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The year you started making chainmail

Found 2 results

  1. I've had my TRL ring welder for about 2 weeks now and with a couple pieces of welded mail put together I decided to see just how good it is. I made two of the pieces I tested and the third piece is a sample of TRL's machine made mail which is 22ga 5/32". The weapon of choice is a hammer(some type of framing hammer I think) with a long spike coming out of one of the claws and a hammer/ax tool. Both tools weigh in at 600g or 21.2oz which is not as heavy as some medieval weapons but these were cheap. I used the spike since it delivers a lot of force into a small area and was a common armor piercing feature on many medieval weapons and the ax for testing cut/chop resistance. I assume if the armor can stop an ax blade it can stop a sword. I also did stab testing with a Gerber Guardian Backup knife and a Gerber Combat Folder. The mail tested was woven in Euro 4 in 1 out of stainless steel rings. The ring sizes used were 18ga 1/4", 16ga 3/8", and 22ga 5/32" (machine made). Each piece of mail was laid on a padding of 2 t-shirts each folded 3 times and that was placed on top of a piece of pine 28mm thick. Also I have several pieces of butted mail I tested. Butted mail does not make good armor. Most butted mail opened up on the first hit, sometimes so badly it fell apart. Stab Testing - Gerber Guardian Backup - I chose this knife because it's thin, narrow blade slips between links very well and it easily opens up butted rings however it was unable to break any of the welded rings. The knife did survive all of the testing and it still in good shape. It should be noted that Euro 4 in 1 with 16ga 3/8" is very open and this knife can go through the mail up to an inch before being stopped by the mail due its thin blade. 22ga 5/32" - The weave is "dense" enough the that only the very tip of the knives could get through. 18ga 1/4" - About a 1/4" of the blade can get through the rings. 16ga 3/8" - About an inch of blade can get through the rings before being stopped due its thin blade. Euro 4 in 1 with these rings is very open and not as well suited to stopping stabbing or piercing attacks as the other two pieces. Gerber Combat Folder - A much thicker blade than the Backup and it was not able to break any rings nor could it slip through the rings as far as the Backup could. Ax Testing - 22ga 5/32" - At least one ring was broken with each hit. The ax didn't penetrate but I think 22ga is too light for taking many direct hits. As it is my sample piece has several holes now and there aren't enough undamaged areas to keep testing. 18ga 1/4" - Survived many hits without any broken rings although a few rings were slightly bent. 16ga 3/8" - Also survived testing without any rings broken. Spike Testing - This is where the real armor is separated from fancy costume pieces. This spike absolutely devastated much of the mail I tested. Butted mail was almost shattered. So many butted rings came open that the pieces would fall apart when picked up. 22ga 5/32" - I only hit it once. It damaged the rings so badly some weren't just broken open but broken into multiple pieces. 6 rings were broken on that one hit. 18ga 1/4" - This resisted the spike best of all the welded mail. 8 hits resulted in 4 broken rings.The spike was too large to slide into the rings unless the rings broke. In one case a ring penetrated through 6 layers of the padding without breaking. I think that ring had been hit directly by the spike. 16ga 3/8" - No rings were broken but some were bent in oval shapes. This weave is so open that the spike easily slipped into the rings and penetrated the padding and left a 1/4" deep hole in the wood beneath. Conclusion - Welded rings are undoubtedly good armor but no matter the kind of armor, it can only take so much abuse. Some weapons, like the spike, are exceptionally good at breaking armor and I think to make mail that can stop those kinds of weapons may leave the wearer too encumbered to fight effectively (14ga 3/8" looks like a good candidate but for a haubergeon to fit me, it would weigh 28 lb). Even though the spike didn't break any rings, the 16ga 3/8" piece is so open that it didn't actually provide any real protection. And finally some pictures below of the weapons and the 18ga 1/4" piece and its broken rings.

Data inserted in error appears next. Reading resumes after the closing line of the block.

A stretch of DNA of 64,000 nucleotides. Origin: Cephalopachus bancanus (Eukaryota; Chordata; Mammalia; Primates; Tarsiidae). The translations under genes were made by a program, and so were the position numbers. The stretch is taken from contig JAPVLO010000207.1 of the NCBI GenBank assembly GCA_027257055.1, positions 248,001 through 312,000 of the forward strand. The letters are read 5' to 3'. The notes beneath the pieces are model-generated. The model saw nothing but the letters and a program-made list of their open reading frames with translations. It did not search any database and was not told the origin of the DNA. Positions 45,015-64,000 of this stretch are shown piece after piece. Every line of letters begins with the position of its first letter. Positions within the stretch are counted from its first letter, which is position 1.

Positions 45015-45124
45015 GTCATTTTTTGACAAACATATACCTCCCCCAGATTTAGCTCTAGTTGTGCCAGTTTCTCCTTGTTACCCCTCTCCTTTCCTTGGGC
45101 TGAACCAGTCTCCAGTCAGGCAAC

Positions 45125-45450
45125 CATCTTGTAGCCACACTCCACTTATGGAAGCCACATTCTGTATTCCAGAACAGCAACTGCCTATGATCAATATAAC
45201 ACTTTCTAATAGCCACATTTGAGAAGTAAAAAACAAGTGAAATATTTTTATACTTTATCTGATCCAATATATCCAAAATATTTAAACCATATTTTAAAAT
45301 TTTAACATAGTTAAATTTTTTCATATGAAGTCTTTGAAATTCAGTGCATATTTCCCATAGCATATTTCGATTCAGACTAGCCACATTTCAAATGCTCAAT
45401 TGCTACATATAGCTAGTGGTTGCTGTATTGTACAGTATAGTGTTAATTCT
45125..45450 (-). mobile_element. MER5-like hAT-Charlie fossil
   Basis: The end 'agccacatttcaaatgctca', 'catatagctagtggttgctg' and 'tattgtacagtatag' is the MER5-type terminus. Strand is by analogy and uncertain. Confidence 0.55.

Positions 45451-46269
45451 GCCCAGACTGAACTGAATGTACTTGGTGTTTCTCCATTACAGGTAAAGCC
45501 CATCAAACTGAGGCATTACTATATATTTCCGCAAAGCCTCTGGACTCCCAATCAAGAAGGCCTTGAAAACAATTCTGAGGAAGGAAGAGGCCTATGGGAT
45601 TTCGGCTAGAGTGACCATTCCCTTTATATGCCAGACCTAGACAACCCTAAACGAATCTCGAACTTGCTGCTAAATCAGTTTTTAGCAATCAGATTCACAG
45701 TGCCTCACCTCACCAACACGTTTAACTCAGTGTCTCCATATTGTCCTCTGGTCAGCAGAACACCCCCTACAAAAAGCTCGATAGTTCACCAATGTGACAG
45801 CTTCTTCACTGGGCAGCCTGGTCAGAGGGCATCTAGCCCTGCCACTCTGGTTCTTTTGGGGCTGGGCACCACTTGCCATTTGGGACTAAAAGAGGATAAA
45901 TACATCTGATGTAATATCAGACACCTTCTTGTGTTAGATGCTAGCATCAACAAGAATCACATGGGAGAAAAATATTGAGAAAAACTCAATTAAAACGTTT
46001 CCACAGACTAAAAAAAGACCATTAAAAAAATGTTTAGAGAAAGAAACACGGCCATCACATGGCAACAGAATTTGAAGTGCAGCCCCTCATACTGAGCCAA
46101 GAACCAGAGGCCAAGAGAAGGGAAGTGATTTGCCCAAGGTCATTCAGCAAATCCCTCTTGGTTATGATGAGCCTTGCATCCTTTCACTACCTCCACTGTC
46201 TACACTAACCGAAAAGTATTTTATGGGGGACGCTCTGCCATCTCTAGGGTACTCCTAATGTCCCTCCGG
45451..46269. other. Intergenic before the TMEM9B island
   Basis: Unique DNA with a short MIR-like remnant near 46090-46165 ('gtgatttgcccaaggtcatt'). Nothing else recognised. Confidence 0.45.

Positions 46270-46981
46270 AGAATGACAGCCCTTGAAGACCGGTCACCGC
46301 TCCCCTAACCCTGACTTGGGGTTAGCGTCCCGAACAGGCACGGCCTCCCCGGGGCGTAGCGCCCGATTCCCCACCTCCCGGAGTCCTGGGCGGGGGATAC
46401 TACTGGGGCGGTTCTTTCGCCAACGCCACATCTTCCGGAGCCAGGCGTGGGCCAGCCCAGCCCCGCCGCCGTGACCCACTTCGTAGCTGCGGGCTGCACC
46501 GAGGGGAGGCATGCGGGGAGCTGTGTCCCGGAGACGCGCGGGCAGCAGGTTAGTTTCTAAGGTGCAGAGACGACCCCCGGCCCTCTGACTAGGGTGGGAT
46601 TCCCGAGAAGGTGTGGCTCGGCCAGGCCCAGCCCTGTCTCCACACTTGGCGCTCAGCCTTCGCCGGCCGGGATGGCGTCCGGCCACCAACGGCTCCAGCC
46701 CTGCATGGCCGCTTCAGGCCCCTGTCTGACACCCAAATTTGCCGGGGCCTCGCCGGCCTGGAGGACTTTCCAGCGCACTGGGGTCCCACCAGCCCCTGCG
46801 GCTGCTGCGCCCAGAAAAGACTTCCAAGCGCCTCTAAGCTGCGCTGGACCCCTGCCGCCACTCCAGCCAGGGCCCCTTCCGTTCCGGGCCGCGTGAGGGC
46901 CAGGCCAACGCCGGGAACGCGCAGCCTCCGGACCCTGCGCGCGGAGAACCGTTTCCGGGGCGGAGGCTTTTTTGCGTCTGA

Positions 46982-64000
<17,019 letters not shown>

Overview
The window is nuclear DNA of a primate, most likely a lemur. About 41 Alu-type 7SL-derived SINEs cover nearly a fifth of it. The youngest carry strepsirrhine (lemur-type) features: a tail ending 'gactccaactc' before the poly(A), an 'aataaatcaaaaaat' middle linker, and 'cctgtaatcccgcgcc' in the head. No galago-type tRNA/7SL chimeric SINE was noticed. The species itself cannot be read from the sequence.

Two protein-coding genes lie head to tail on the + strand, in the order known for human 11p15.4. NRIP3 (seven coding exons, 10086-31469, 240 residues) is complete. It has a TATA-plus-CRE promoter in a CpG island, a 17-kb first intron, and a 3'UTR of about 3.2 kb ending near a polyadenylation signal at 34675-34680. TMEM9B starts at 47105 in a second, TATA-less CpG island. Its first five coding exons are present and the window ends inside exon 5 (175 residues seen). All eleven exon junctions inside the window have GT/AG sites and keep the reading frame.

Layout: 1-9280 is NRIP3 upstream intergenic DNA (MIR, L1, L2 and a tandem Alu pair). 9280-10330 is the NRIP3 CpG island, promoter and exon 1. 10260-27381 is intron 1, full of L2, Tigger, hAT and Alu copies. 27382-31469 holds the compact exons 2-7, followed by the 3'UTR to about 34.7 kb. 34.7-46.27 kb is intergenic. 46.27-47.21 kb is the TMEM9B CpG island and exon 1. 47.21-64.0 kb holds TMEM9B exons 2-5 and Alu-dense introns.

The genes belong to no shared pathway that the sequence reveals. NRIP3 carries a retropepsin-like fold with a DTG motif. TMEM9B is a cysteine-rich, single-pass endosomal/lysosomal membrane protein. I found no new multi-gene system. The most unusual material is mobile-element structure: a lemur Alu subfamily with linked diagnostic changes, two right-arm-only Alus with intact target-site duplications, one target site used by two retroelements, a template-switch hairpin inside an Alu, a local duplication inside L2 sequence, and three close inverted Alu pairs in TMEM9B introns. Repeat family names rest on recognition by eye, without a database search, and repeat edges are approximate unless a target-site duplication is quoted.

2. Hello, I would like to make a 6 inch by 6 inch swath of 6 in 1 european chainmail. I am interested in the stainless steel punched rings that are 16g Wire diam. 0.062" 1.6mm 3/8"ID I see that the bag contains 300 rings. Would that be enough to make a 6 inch by 6 inch swath? Also, I am interested in the small stainless steel scales and like the chainmail, I would like to make a 6 inch by 6 inch swath. How many scales would I need for that and is it possible to rivet the rings with the scalemail? My last question is what size of rivets would I need to make riveted chainmail/scale mail? I am doing this for college in a "how to speech" so any help would be greatly appreciated. Thank you so much for your time!